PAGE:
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Genetic information encoded in messenger RNA is translated into protein by the ribosome, which is a large nucleoprotein complex comprising two subunits, denoted 30S and 50S in bacteria. Here we report the crystal structure of the 30S subunit from Thermus thermophilus, refined to 3 A resolution. The final atomic model rationalizes over four decades of(More)
Crystal structures of the 30S ribosomal subunit in complex with messenger RNA and cognate transfer RNA in the A site, both in the presence and absence of the antibiotic paromomycin, have been solved at between 3.1 and 3.3 angstroms resolution. Cognate transfer RNA (tRNA) binding induces global domain movements of the 30S subunit and changes in the(More)
The 30S ribosomal subunit has two primary functions in protein synthesis. It discriminates against aminoacyl transfer RNAs that do not match the codon of messenger RNA, thereby ensuring accuracy in translation of the genetic message in a process called decoding. Also, it works with the 50S subunit to move the tRNAs and associated mRNA by precisely one(More)
We have used the recently determined atomic structure of the 30S ribosomal subunit to determine the structures of its complexes with the antibiotics tetracycline, pactamycin, and hygromycin B. The antibiotics bind to discrete sites on the 30S subunit in a manner consistent with much but not all biochemical data. For each of these antibiotics, interactions(More)
The highly persistent and often lethal human pathogen, Mycobacterium tuberculosis contains at least 88 toxin-antitoxin genes. More than half of these encode VapC PIN domain endoribonucleases that inhibit cell growth by unknown mechanisms. Here we show that VapC20 of M. tuberculosis inhibits translation by cleavage of the Sarcin-Ricin loop (SRL) of 23S(More)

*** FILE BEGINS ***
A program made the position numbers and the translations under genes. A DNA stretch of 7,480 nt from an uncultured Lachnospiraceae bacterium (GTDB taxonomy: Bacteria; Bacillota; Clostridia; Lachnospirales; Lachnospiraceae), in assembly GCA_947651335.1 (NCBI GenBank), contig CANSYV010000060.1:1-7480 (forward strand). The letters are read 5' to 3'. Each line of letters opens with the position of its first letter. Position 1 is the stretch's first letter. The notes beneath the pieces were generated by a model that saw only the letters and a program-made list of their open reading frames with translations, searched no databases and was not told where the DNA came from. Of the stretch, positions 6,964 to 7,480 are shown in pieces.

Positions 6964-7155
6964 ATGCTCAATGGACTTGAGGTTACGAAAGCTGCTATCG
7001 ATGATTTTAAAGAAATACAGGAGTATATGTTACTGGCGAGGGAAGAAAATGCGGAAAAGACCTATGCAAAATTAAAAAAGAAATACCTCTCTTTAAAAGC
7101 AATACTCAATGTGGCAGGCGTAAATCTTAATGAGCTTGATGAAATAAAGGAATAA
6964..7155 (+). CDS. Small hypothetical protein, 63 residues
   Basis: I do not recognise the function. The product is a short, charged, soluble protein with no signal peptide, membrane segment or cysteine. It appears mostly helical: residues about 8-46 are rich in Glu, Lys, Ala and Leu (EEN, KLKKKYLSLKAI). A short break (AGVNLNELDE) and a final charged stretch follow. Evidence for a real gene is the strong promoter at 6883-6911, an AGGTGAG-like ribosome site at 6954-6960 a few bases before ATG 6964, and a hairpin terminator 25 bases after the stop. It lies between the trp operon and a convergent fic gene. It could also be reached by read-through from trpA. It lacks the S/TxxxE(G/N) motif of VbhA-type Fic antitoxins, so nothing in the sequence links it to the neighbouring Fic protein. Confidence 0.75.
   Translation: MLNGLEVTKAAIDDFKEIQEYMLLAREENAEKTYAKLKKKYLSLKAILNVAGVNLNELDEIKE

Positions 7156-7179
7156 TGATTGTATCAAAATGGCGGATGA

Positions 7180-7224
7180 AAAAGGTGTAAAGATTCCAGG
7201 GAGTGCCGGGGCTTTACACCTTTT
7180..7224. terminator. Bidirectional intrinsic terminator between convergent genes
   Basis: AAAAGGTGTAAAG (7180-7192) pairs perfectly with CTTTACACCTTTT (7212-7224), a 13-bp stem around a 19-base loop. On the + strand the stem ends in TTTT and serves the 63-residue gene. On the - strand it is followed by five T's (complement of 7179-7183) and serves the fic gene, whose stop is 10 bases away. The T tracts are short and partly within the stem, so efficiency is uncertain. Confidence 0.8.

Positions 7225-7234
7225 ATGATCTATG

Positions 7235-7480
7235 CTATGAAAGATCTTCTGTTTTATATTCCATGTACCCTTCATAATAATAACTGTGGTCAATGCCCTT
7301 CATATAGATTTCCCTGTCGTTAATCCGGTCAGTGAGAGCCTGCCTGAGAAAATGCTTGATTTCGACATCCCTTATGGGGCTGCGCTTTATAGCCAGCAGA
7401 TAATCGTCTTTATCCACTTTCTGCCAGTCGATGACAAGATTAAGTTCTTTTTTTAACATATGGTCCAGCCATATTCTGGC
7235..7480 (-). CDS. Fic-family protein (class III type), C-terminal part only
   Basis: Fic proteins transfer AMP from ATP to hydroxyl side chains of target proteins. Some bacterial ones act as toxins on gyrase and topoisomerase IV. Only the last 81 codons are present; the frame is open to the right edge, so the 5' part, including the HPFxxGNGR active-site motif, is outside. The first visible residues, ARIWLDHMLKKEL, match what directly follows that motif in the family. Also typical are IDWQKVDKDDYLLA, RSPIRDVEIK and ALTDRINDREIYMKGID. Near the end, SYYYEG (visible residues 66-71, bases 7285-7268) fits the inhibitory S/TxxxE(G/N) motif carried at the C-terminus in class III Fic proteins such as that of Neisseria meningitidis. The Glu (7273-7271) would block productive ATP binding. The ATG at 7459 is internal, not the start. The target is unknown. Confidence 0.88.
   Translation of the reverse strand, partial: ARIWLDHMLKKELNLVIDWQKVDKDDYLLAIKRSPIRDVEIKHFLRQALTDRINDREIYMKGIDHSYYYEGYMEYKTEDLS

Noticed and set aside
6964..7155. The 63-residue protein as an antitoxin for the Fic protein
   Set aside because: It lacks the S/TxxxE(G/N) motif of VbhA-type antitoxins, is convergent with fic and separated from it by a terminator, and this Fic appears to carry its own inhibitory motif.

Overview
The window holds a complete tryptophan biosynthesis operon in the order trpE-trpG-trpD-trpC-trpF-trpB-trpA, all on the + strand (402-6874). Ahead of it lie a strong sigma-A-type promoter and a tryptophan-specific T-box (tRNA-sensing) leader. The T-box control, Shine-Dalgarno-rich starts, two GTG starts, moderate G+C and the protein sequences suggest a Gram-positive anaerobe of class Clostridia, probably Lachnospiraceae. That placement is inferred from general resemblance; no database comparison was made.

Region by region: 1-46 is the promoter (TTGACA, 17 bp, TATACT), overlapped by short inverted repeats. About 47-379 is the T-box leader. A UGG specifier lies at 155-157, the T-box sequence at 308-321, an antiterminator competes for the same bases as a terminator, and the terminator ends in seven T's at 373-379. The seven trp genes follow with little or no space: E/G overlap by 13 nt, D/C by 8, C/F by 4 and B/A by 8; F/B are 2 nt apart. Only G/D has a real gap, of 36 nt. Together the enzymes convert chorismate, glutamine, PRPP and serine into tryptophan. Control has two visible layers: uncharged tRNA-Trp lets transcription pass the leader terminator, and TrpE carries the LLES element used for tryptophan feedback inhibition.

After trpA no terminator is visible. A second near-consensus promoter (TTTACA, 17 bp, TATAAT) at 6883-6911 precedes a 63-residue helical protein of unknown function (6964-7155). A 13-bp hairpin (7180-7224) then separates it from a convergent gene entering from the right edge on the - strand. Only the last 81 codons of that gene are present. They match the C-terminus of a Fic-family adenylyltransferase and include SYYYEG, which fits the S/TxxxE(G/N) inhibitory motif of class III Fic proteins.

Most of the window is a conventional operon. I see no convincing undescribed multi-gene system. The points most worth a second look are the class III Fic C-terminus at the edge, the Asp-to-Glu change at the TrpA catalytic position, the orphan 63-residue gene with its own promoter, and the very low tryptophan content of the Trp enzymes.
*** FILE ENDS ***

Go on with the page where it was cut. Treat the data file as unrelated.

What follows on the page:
During protein synthesis, translational release factors catalyze the release of the polypeptide chain when a stop codon on the mRNA reaches the A site of the ribosome. The detailed mechanism of this process is currently unknown. We present here the crystal structures of the ribosome from Thermus thermophilus with RF1 and RF2 bound to their cognate stop(More)
The exosome is a multi-subunit 3'-5' exonucleolytic complex that is conserved in structure and function in all eukaryotes studied to date. The complex is present in both the nucleus and cytoplasm, where it continuously works to ensure adequate quantities and quality of RNAs by facilitating normal RNA processing and turnover, as well as by participating in(More)
Translational control is widely used to adjust gene expression levels. During the stringent response in bacteria, mRNA is degraded on the ribosome by the ribosome-dependent endonuclease, RelE. The molecular basis for recognition of the ribosome and mRNA by RelE and the mechanism of cleavage are unknown. Here, we present crystal structures of E. coli RelE in(More)
The crystal structure of human psoriasin (S100A7) in the native, calcium-bound form has been determined from two crystal forms of the protein crystallized with and without divalent zinc. The overall structures of the dimeric protein closely resemble the previously determined holmium-substituted structure. The structures also reveal a zinc-binding site of(More)
Deadenylation is the first and probably also rate-limiting step of controlled mRNA decay in eukaryotes and therefore central for the overall rate of gene expression. In yeast, the process is maintained by the mega-Dalton Ccr4-Not complex, of which both the Ccr4p and Pop2p subunits are 3'-5' exonucleases potentially responsible for the deadenylation(More)